* Whenever the General Assembly rams through complicated, lengthy legislation in a day or three, it usually takes the media a few more days to catch up…
Under the plan, spending on general state aid to schools would be slashed by $150 million in the final three months of the fiscal year.
The plan does give Rauner access to a $97 million slush fund to dole out to schools who are having trouble making it to the end of the year.
But, there are no guidelines for how that money can be spent.
That has some downstate lawmakers worried the whole thing was designed to allow Rauner to simply funnel the money to Chicago public schools.
According to a spreadsheet I obtained from the Illinois State Board of Education, Chicago is on pace to run short of funds before the fiscal year ends, meaning it could potentially qualify for some of the money.
Stolen vehicle task forces around the state are shutting down offices instead of chop shops as new state budget strategies siphon mandatory insurance fees from police work into the state’s gaping budget hole.
Some of the six auto theft task forces in the state have been around since 1992, one year after statute created a $1-per-policy car insurance fee to fund police teams dedicated to car theft investigations. The money frequently reimbursed salaries for agencies that contributed manpower to the task forces.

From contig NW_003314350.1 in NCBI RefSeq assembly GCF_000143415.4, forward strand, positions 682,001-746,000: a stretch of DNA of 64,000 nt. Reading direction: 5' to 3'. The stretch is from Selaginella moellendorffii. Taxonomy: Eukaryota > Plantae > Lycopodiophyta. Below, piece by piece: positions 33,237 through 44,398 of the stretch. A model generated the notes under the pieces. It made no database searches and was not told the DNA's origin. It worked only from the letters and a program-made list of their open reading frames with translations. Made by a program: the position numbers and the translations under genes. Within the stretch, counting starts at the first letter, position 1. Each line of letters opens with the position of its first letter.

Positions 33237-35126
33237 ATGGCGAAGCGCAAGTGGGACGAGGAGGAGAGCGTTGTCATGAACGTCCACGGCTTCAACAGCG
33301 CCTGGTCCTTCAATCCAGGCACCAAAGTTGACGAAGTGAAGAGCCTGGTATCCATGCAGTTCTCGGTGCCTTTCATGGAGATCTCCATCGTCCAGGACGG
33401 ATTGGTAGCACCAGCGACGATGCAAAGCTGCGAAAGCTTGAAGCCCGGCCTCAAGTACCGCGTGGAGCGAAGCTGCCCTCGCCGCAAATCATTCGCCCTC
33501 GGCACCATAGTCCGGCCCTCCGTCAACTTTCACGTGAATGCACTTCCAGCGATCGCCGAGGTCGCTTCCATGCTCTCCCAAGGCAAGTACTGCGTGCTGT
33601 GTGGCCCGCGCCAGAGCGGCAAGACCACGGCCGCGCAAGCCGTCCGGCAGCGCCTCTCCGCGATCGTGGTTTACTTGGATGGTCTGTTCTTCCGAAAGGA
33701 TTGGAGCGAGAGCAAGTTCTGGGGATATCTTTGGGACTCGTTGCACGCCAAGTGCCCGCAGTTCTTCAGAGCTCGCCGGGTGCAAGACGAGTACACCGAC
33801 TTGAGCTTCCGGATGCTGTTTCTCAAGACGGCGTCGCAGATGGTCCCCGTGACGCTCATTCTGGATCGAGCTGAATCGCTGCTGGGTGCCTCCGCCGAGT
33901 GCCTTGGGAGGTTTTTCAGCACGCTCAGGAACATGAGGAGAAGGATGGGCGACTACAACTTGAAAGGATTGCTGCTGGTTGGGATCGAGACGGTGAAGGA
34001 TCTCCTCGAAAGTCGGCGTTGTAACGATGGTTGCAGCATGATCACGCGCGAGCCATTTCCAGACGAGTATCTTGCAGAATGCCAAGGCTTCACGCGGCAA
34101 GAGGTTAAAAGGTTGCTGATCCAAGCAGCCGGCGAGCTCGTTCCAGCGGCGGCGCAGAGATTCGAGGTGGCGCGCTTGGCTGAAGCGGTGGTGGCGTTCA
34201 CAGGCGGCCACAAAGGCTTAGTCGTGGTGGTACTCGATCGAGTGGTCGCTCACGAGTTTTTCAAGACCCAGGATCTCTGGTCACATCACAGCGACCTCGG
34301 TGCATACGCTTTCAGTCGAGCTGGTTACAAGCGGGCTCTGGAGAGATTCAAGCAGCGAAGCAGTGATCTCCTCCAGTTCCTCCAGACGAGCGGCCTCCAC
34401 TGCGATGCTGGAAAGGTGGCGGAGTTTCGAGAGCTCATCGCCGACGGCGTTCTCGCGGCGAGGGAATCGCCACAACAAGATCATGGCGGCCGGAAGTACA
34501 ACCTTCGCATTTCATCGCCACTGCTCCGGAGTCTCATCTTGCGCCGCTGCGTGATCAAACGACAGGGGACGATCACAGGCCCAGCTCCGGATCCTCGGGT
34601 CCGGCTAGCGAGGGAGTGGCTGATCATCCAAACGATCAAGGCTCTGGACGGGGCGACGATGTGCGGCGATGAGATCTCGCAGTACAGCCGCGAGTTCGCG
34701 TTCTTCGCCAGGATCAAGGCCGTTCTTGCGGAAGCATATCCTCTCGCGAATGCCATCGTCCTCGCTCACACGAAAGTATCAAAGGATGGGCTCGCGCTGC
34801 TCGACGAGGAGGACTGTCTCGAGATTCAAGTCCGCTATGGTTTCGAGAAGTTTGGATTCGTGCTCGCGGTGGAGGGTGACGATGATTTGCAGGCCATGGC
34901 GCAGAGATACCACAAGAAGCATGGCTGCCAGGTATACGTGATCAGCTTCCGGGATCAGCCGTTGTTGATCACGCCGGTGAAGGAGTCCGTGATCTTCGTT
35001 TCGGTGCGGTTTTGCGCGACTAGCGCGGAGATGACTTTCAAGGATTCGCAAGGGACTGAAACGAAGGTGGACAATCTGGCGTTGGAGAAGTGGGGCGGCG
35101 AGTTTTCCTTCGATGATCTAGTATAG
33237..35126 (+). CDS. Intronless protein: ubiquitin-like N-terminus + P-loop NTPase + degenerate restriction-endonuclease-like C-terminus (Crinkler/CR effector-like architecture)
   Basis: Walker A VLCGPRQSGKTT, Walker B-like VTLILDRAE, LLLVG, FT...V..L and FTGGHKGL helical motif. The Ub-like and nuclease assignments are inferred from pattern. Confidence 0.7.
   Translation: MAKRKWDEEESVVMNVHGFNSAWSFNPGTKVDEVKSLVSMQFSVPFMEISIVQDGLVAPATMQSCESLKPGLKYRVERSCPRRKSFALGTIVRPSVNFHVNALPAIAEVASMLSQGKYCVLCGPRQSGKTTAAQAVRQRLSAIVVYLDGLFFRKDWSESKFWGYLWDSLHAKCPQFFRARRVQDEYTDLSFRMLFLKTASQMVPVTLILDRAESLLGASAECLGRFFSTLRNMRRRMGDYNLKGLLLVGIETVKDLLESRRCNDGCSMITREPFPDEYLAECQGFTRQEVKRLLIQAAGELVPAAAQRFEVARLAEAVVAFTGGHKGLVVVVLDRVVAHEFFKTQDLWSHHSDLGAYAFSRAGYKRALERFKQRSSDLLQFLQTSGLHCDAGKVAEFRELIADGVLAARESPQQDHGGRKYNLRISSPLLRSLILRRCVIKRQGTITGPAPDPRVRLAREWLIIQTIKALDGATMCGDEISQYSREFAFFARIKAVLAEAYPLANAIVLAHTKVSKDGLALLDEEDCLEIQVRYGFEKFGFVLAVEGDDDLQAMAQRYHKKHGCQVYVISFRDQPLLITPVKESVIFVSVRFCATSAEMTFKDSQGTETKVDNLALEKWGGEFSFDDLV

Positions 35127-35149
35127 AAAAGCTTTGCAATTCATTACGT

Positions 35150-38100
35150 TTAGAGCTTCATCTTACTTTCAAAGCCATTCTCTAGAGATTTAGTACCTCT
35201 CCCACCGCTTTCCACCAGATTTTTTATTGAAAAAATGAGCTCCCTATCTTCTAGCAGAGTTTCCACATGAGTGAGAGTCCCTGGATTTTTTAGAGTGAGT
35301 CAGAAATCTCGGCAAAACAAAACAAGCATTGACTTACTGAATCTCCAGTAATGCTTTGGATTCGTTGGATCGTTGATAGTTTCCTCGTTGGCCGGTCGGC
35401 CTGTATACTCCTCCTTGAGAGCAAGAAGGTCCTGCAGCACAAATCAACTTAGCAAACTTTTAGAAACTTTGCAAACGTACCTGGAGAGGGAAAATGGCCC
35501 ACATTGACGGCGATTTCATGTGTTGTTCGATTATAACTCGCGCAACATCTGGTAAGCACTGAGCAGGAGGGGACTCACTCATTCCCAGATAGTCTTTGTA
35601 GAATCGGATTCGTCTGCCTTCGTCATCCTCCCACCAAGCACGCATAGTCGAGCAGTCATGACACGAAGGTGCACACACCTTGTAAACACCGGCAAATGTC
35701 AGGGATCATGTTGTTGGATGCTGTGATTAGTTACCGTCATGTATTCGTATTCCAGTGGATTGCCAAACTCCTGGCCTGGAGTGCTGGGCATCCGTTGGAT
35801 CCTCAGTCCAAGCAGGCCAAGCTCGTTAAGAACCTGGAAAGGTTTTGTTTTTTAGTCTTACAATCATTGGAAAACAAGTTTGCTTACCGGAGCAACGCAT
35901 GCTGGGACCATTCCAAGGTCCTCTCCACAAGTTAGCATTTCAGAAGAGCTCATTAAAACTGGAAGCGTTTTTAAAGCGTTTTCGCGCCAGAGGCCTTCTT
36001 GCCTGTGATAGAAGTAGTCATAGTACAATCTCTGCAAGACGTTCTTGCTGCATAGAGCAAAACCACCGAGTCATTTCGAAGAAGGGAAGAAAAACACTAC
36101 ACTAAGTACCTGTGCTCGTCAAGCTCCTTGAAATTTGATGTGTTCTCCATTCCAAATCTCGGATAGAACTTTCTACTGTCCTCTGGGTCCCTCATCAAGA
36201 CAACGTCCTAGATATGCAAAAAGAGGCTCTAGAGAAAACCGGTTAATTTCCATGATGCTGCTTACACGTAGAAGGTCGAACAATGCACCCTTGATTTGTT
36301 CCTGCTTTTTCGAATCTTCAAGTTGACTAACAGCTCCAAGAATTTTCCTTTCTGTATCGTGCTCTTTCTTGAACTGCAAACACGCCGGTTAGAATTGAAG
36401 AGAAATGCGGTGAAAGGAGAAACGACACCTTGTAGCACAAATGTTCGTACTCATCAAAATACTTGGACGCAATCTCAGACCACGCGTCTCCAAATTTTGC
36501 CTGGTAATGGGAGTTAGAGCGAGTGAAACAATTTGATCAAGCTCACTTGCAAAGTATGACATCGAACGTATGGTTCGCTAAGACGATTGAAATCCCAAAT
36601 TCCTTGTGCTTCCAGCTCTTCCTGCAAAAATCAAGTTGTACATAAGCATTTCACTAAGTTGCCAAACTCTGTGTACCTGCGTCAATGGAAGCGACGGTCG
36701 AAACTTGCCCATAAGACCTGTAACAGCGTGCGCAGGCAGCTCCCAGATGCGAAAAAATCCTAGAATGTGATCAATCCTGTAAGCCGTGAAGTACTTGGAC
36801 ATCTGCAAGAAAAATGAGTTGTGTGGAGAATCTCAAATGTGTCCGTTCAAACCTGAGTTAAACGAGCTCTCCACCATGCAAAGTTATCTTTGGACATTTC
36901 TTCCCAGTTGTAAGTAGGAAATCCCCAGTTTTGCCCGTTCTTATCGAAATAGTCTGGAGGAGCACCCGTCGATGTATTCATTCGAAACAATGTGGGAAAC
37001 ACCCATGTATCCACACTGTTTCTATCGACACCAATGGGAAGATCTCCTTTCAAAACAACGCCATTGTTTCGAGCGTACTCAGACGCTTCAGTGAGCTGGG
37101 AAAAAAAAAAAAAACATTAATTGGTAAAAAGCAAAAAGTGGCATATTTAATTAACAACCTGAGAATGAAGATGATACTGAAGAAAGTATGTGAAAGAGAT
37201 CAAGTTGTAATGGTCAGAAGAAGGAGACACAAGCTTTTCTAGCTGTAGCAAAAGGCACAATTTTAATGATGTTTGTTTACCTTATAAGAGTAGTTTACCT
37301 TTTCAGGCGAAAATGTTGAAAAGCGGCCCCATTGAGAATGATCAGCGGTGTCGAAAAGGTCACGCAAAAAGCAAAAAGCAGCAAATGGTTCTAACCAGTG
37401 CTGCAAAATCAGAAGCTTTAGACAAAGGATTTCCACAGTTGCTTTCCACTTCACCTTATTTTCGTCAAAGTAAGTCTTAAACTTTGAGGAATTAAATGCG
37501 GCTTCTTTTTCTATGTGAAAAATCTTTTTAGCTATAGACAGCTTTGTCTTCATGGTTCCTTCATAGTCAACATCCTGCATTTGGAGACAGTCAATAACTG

But an executive order Gov. Bruce Rauner issued Jan. 12 froze that pool of money, along with hundreds of millions of dollars in other state funds deemed nonessential spending.
The General Assembly approved a measure last week that sweeps more than $1 billion from various accounts into the state’s general fund, including $6 million in auto theft task force grants — roughly a year of income for the groups derived not from tax dollars but from insurance premiums.
Gov. Bruce Rauner’s signed budget fix will end in a $1.7 million cut for Illinois State University in the last months of its fiscal year.
Through the original appropriation bill, ISU was supposed to receive $74 million for this current fiscal year from the state.
According to Chief of Staff Jay Groves, the signed budget cut was about 2.25 percent of the original budget, which brought the budget down to about $72.3 million.